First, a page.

by

The New Jailhouse Rock

Freshmen are given all sorts of unsolicited advice during orientation weeks: Respect your college’s honor code. Don’t drink to excess. Watch what you post to Facebook.

This year, lucky students at a number of colleges are getting one more piece of guidance, courtesy of the Recording Industry Association of America: Don’t download music—or you might end up rotting in jail.

That’s the ominous message that runs through Campus Downloading, a nearly eight-minute video produced for campus-orientation sessions by the RIAA. The video—which the trade group has offered as a free handout to colleges—opens with a cheery montage in which students avow their love of music. But it soon takes an intimidating turn.

“If you’re downloading or sharing music with your friends and not paying anything for it, you’d better think twice,” says a narrator before segueing into an interview with Derek “Mickey” Borchardt. Mr. Borchardt, a student at the University of North Carolina at Charlotte, was confronted by the Federal Bureau of Investigation and hit with criminal charges for his role in a private, online piracy ring (The Chronicle, April 6).

As Mr. Borchardt describes the pain of “for the rest of my life, having to explain why I’m a felon,” the video argues that illicit song swappers could face expulsion or jail time—penalties that have, in fact, seldom been levied against even the most-prolific campus pirates.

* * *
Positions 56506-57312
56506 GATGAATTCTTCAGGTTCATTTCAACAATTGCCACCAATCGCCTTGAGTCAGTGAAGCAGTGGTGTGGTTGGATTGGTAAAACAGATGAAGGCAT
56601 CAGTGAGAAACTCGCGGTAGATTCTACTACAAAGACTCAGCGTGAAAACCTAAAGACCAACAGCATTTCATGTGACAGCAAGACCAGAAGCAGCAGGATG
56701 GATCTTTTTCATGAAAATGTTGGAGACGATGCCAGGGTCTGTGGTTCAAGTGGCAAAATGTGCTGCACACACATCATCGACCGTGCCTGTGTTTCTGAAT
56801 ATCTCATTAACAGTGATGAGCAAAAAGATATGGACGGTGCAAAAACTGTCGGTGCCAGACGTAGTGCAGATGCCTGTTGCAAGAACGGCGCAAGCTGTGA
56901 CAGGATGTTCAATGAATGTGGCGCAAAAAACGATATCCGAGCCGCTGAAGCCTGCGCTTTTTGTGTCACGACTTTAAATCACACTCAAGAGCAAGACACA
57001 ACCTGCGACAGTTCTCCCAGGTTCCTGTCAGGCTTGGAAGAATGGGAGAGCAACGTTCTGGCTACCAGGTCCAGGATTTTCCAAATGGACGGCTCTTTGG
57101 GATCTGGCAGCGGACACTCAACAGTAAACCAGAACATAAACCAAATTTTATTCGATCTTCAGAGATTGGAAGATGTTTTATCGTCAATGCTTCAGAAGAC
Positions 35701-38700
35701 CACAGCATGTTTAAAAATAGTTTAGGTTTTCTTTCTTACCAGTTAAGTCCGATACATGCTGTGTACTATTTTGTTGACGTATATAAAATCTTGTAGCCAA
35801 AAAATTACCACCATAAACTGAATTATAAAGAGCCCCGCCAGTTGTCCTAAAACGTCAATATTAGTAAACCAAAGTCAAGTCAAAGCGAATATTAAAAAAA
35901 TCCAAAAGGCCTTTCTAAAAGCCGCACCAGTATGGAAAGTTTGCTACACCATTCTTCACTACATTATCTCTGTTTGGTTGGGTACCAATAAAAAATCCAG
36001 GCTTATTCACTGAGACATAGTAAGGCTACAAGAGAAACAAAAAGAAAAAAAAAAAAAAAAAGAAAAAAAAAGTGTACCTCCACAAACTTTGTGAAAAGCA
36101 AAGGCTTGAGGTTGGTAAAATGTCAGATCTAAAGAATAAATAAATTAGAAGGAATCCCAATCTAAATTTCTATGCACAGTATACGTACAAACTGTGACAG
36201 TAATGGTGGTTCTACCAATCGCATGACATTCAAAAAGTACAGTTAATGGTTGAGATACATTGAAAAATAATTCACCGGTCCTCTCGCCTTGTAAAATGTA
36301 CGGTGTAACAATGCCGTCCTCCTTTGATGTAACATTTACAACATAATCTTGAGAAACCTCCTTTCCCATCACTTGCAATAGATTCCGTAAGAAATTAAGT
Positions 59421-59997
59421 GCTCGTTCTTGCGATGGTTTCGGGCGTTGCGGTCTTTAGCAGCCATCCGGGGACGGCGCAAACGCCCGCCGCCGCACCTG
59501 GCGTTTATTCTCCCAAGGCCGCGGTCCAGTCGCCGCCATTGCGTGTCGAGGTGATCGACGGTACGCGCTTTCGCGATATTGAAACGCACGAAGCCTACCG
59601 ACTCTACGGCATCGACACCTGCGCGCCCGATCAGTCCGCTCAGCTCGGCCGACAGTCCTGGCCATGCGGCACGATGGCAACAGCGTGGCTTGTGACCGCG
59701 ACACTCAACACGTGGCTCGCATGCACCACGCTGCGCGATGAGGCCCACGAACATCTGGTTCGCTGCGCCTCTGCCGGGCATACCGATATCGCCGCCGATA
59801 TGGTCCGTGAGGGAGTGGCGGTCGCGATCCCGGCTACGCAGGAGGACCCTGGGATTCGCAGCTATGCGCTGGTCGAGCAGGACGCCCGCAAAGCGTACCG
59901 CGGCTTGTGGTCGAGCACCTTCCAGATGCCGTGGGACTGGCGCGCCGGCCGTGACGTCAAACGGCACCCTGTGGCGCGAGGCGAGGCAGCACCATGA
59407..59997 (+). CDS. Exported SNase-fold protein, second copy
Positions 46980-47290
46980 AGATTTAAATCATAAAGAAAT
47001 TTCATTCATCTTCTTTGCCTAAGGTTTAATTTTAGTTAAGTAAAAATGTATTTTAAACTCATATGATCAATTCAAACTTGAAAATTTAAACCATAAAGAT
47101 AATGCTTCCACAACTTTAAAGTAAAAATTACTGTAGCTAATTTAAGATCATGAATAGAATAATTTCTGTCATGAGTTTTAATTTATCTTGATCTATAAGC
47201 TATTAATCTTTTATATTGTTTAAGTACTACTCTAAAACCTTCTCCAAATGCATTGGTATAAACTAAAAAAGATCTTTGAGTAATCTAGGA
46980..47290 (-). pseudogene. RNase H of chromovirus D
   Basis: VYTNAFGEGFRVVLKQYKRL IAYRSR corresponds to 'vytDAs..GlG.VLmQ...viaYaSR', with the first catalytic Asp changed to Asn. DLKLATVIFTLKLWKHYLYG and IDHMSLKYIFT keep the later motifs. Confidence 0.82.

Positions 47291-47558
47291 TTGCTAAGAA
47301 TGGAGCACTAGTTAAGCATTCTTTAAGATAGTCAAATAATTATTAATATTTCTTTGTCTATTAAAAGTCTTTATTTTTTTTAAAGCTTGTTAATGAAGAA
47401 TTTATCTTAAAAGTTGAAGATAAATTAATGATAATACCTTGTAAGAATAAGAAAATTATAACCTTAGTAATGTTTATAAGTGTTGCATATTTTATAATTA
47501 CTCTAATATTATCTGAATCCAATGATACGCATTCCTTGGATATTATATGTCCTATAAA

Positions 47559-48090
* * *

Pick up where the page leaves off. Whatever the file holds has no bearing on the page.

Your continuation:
For students who aren’t swayed by the specter of prison, the RIAA tosses out a couple of other antipiracy arguments. A man billed as a “computer-repair expert” cites peer-to-peer sites as “the number one villain” responsible for the spread of viruses and spyware. And Graham Spanier, the president of Pennsylvania State University, says that the cost of responding to copyright-infringement notices contributes to many colleges’ rising tuition fees.

The video is the new cornerstone of the recording industry’s antipiracy education campaign, and it’s a pretty aggressive piece of work. But some organizations that have traditionally warred with the RIAA say the trade group is playing fast and loose with the facts about copyright law, according to CNET News.

The groups—including Consumer Electronics Association and Public Knowledge, a digital-rights advocacy group—have released a joint statement condemning the video for what they argue is a crucial misrepresentation of consumers’ rights. The film’s narrator flatly states, at one point, that “making copies [of a song or CD] for your friends, or giving it to them to copy, or e-mailing it to anyone is just as illegal as free downloading.”

That simply isn’t true, say critics, who argue that the video makes a point to ignore fair-use laws that protect people’s right to copy music for productive, scholarly, and home use. —Brock Read

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